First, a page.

I became intrigued with Bo Schultz some time back, not entirely for his baseball talent because it was said he was not a major league prospect, but largely in that he came out of the prestigious Medill School of Journalism at Northwestern and was likely to become a baseball journalist. It seemed writing might take center stage sooner rather than later because of his projected level of pitching skill.
Four years removed from the Big Ten Conference and one season after turning around his delivery—and very possibly his baseball future—with the American Association’s record-breaking Grand Prairie (TX) Airhogs the 27-year-old Texas native can touch 99 miles per hour on the radar gun. I did not even realize it until we were well into our telephone conversation from his home in Chicago, but Schultz has been invited to major league spring training with the Arizona Diamondbacks.
Onetime major league hurler Tim Stoddard, the pitching coach at Northwestern, made some calls on Schultz’s behalf shortly after that 2011 summer with Grand Prairie in which Manager Ricky Van Asselberg had suggested the 6-foot-3, 220-pound right-hander’s long-term chances would be better if he gave up throwing submarine style and went overhand. One of the Ma Bell dials went to longtime Independent Baseball friend Bill Bryk, a special assistant to Arizona General Manager Kevin Towers.
Bryk, Mal Fichman (now with Baltimore) and the D-Backs had Schultz throw for them a few times, finally signing him out of the team’s invitation-only tryouts in early March, days before minor league camp opened. They had seen the hurler reach 92, perhaps 94 on the gun, but Bryk, with support from organizational pitching coordinator Mel Stottlemyre, Jr., suggested Schultz develop a “full bulldog mentality” from the mound, as the pitcher recalls, maybe including a Dave Stewart-like stare at hitters.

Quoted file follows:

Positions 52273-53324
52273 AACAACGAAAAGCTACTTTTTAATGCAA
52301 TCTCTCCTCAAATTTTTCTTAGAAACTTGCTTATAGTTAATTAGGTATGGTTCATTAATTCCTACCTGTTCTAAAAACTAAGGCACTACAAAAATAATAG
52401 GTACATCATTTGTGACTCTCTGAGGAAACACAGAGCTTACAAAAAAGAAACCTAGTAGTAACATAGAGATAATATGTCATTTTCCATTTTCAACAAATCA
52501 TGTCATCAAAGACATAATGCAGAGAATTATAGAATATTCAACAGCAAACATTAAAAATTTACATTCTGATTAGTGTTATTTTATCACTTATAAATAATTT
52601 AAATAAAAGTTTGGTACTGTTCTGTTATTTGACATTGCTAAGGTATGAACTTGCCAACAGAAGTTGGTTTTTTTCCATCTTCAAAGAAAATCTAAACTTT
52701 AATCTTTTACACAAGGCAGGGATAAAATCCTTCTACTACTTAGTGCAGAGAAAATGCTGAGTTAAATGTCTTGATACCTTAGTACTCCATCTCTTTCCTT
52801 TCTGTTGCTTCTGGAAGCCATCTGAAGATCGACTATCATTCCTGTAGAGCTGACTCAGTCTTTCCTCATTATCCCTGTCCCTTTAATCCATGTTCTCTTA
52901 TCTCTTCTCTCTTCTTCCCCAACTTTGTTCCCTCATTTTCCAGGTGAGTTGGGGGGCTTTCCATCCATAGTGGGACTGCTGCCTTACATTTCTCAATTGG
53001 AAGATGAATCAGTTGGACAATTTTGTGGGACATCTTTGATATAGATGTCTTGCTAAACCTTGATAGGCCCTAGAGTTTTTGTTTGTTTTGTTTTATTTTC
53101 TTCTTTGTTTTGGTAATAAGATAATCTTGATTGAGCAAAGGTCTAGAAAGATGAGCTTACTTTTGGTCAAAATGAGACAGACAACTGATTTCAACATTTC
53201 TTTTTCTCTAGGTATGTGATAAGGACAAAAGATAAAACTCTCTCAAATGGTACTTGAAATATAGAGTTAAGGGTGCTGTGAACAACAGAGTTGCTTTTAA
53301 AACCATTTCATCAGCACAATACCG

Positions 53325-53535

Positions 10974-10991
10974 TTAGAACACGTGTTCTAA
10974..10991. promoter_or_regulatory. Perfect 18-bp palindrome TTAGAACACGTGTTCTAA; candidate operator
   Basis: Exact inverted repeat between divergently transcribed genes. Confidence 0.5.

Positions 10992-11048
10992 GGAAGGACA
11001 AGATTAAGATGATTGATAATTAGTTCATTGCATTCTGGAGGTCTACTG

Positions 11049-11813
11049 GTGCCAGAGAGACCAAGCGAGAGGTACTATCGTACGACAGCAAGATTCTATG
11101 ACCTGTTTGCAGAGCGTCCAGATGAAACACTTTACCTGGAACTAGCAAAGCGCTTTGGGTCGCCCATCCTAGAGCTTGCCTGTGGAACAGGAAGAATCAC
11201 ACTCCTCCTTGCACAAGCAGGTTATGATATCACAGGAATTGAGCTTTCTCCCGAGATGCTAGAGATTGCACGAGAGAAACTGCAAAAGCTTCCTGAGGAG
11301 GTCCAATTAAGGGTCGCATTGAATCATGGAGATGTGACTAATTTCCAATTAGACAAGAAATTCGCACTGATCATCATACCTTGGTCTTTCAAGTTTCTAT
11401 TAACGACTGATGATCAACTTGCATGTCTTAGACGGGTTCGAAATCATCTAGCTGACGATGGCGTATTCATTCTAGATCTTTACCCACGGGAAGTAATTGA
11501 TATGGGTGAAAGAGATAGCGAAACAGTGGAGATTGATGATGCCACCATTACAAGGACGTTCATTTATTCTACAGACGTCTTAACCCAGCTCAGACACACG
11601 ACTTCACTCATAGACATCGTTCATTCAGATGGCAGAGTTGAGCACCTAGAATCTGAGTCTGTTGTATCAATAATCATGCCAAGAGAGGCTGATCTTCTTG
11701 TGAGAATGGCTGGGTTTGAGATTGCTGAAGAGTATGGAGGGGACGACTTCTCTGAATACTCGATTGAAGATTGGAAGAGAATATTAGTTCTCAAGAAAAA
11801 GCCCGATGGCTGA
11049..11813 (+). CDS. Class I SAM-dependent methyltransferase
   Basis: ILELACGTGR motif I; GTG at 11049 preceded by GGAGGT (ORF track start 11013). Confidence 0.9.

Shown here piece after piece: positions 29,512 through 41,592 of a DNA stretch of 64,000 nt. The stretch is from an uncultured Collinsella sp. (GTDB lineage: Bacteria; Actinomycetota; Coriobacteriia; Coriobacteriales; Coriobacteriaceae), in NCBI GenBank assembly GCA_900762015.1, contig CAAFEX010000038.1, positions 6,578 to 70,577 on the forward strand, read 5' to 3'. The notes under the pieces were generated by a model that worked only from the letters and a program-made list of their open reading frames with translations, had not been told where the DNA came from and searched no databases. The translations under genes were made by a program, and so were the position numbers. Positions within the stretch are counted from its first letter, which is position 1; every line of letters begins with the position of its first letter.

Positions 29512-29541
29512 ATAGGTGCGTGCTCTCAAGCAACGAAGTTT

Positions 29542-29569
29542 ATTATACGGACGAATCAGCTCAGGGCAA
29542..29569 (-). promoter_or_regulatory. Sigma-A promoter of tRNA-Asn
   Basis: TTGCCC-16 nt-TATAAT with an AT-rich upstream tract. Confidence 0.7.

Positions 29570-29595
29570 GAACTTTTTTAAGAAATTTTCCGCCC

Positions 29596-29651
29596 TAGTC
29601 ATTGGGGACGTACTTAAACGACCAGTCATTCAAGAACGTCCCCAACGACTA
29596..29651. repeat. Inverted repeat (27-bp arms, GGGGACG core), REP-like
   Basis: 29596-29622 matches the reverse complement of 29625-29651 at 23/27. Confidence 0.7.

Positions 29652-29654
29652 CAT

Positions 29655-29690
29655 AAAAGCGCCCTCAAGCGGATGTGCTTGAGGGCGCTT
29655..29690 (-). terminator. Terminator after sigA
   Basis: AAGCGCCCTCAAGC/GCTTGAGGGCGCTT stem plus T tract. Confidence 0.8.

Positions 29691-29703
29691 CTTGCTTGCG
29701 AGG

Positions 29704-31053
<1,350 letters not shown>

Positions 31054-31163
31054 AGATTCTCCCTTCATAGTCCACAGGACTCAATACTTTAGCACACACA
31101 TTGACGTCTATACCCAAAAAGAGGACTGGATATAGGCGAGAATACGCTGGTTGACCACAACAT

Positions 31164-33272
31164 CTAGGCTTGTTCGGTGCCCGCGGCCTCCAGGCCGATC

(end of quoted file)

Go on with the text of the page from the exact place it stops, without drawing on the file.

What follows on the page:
Schultz outlasted other hurlers in spring training and was sent to Class A Visalia, CA even though at 26 he was much older than most California Leaguers, to say nothing of standing out because his clubhouse reading selections were far removed from those of most baseball players. There were times, he says, “when I felt like I was getting dumber.” Patrick Bowen (Bo) Schultz, the non-drafted walk-on outfield candidate at Northwestern, vaulted near the top of California League closers in short order and his 36 strikeouts in 34 innings along with 11 saves (4-2, 4.50) got him a promotion to Double-A Mobile, AL by early July.
Schultz has set writing aside for now except for mostly personal efforts to “hone my craft” because the pitching door is open, especially with his first major league spring training camp only a month away. But the well-read young man easily admits “I love sports reporting” and one day still hopes “to become the new Rick Reilly” and grace the back page of Sports Illustrated or earn a similar journalistic opportunity.
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